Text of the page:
Wednesday, June 10, 2009

(Why) Are Database Conferences in Decline?

This week, I took a look at the submission counts and acceptance rates for key database conferences. I started out by updating the statistics that Peter Apers has been maintaining for some time with the most recent data available. Here, I report my findings.

I view SIGMOD and VLDB as the flagship database conferences, and I believe that most members of the community will agree.

From 1993 to ca. 2002, SIGMOD received numbers of submissions in the range from 200 to 300, in a zigzag-like pattern. Then the number of submissions grew to the 400-to-500 range, peaking at 480 in 2007. The last couple of years have seen numbers that are similar to the 2004 and 2005 level of 431.

Now consider VLDB. The trend for the period 1993 to 2001 is that of a slight increase from around 300 to around 350, with 1999 being an outlier (390). Then follows a few years of marked increases in submissions. The last three years have each seen some 550 submissions. At 626 submissions, 2006 is an outlier.

The VLDB acceptance rates have been in the range from 13 to 19 percent since 1993, with only two years being outside the 14 to 18 percent range. There are no clear patterns. Similarly, the SIGMOD acceptance rates have generally been in the range from 14 to 18 percent during the past decade, with no clear trends toward increase or decrease.

So VLDB and SIGMOD are similarly selective. SIGMOD is seeing a slight decline in submissions, while VLDB is seeing a slight increase. VLDB is attracting the larger number of submissions.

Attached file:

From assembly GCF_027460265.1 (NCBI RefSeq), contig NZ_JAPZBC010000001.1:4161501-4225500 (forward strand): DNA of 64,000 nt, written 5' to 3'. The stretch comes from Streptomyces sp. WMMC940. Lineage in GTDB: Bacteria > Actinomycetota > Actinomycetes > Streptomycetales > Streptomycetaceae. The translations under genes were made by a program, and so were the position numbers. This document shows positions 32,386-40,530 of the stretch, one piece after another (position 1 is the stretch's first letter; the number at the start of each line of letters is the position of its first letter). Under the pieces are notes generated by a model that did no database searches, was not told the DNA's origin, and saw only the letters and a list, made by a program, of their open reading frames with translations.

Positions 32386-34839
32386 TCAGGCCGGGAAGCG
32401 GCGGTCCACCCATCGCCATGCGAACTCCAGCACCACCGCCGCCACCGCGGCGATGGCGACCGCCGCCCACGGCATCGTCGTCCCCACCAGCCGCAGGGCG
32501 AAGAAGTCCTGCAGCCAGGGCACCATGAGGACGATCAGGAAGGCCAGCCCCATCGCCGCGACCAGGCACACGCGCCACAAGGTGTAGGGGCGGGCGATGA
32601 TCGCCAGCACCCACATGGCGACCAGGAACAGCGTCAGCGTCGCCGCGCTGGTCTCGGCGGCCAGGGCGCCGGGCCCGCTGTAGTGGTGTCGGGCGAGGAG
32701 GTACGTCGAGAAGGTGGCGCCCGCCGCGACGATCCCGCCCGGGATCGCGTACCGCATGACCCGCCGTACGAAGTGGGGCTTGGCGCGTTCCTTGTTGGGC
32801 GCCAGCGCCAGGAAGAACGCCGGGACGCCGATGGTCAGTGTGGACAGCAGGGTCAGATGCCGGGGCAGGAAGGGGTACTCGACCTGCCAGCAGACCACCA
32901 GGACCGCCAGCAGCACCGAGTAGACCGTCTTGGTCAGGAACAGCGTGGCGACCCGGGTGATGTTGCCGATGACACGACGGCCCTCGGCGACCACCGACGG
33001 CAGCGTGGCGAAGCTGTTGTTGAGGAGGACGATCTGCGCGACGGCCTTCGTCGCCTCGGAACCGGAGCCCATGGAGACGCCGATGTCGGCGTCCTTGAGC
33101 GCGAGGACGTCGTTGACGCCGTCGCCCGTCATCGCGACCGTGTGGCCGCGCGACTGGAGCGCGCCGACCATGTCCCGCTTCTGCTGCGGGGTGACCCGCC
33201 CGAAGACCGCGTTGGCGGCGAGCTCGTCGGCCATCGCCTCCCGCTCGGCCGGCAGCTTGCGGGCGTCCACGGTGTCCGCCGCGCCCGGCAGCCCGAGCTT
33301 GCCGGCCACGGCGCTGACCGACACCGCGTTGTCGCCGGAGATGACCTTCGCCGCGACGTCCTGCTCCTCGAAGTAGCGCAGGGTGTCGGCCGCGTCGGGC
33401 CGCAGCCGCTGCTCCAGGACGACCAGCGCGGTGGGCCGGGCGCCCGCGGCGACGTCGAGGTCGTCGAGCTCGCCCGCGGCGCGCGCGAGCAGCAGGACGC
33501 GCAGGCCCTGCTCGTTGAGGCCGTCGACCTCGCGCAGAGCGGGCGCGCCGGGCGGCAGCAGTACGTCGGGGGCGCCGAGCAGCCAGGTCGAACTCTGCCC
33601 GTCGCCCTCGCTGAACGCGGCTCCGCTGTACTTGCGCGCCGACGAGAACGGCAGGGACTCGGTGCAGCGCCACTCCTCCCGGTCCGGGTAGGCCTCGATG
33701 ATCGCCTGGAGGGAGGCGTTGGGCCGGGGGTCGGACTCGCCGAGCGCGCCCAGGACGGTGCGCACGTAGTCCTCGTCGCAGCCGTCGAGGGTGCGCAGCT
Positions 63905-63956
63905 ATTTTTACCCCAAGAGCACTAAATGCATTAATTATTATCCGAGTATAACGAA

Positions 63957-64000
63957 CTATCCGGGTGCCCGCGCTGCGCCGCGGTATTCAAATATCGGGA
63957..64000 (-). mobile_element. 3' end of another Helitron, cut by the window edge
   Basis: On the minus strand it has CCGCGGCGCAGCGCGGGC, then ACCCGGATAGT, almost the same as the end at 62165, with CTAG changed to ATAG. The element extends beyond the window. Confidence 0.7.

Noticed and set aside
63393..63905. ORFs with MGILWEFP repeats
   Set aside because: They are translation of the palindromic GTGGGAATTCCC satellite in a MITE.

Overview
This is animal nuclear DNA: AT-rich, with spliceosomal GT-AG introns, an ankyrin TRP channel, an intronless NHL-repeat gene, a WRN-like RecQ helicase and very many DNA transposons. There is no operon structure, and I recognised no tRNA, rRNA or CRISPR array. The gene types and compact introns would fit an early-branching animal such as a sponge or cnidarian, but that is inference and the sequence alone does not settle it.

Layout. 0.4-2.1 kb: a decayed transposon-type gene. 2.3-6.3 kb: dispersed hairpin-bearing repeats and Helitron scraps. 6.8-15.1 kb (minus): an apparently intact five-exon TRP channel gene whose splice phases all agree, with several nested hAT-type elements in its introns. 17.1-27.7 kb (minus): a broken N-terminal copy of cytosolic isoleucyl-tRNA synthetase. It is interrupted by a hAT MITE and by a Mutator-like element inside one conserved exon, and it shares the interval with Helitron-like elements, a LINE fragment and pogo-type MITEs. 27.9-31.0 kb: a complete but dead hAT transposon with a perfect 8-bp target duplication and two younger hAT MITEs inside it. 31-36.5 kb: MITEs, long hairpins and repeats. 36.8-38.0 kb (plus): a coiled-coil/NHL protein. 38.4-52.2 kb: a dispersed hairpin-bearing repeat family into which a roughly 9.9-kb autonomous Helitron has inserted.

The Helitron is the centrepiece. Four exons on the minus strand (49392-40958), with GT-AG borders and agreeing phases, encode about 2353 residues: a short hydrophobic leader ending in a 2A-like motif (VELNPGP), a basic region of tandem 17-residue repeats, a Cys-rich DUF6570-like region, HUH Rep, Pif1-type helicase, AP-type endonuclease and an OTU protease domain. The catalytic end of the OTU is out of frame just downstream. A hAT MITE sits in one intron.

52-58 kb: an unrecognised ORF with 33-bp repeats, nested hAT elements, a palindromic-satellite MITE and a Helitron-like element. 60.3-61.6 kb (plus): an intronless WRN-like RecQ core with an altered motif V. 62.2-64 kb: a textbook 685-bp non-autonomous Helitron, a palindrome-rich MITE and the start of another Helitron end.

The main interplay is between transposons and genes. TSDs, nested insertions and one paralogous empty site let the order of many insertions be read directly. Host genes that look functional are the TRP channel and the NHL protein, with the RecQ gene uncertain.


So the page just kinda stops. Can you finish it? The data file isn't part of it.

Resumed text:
Here, recent submission counts for several conferences are graphed:

I generally have no explanations for the various fluctuations in the submissions. Or for why SIGMOD seems to be decreasing slightly while VLDB seems to be increasing slightly.The relatively low figure for SIGMOD 2002 may be due to an overlap between the EDBT reviewing period and the SIGMOD submission date that year. And the locations of the conferences may be a factor. If anyone has good explanations for the figures, I would love to hear about it.

Next, I view ICDE and EDBT as the second-most prestigious database conferences.

For ICDE, the numbers of submissions generally were in the 250 to 300 range from 1993 to 2002. Then followed a gradual increase to 521 in 2005. The last three years have seen from about 550 to 650 submissions. It is noted that ICDE had few relatively submissions in 2006, the year where VLDB had relatively many (-is this a coincidence?).

The ICDE acceptance rate is characterized by a declining trend: From the 20-25 percent range early on to a situation where four of the last six acceptance rates have been in the range from 12 to 14 percent, with the two other being 19 percent.

EDBT also exhibits a slight growth from 1994 to 2002, ending slightly above 200. Then follows a strong growth that takes EDBT to 352 in 2006. And there was a slight decline in 2008. The acceptance rate has been at 17 percent for all years, with the exception of two (16 and 14 percent).

So we are seeing a pattern of slight growth until ca. 2002, then a significant growth followed by a decline or a slowing growth the last couple of years. I wonder why?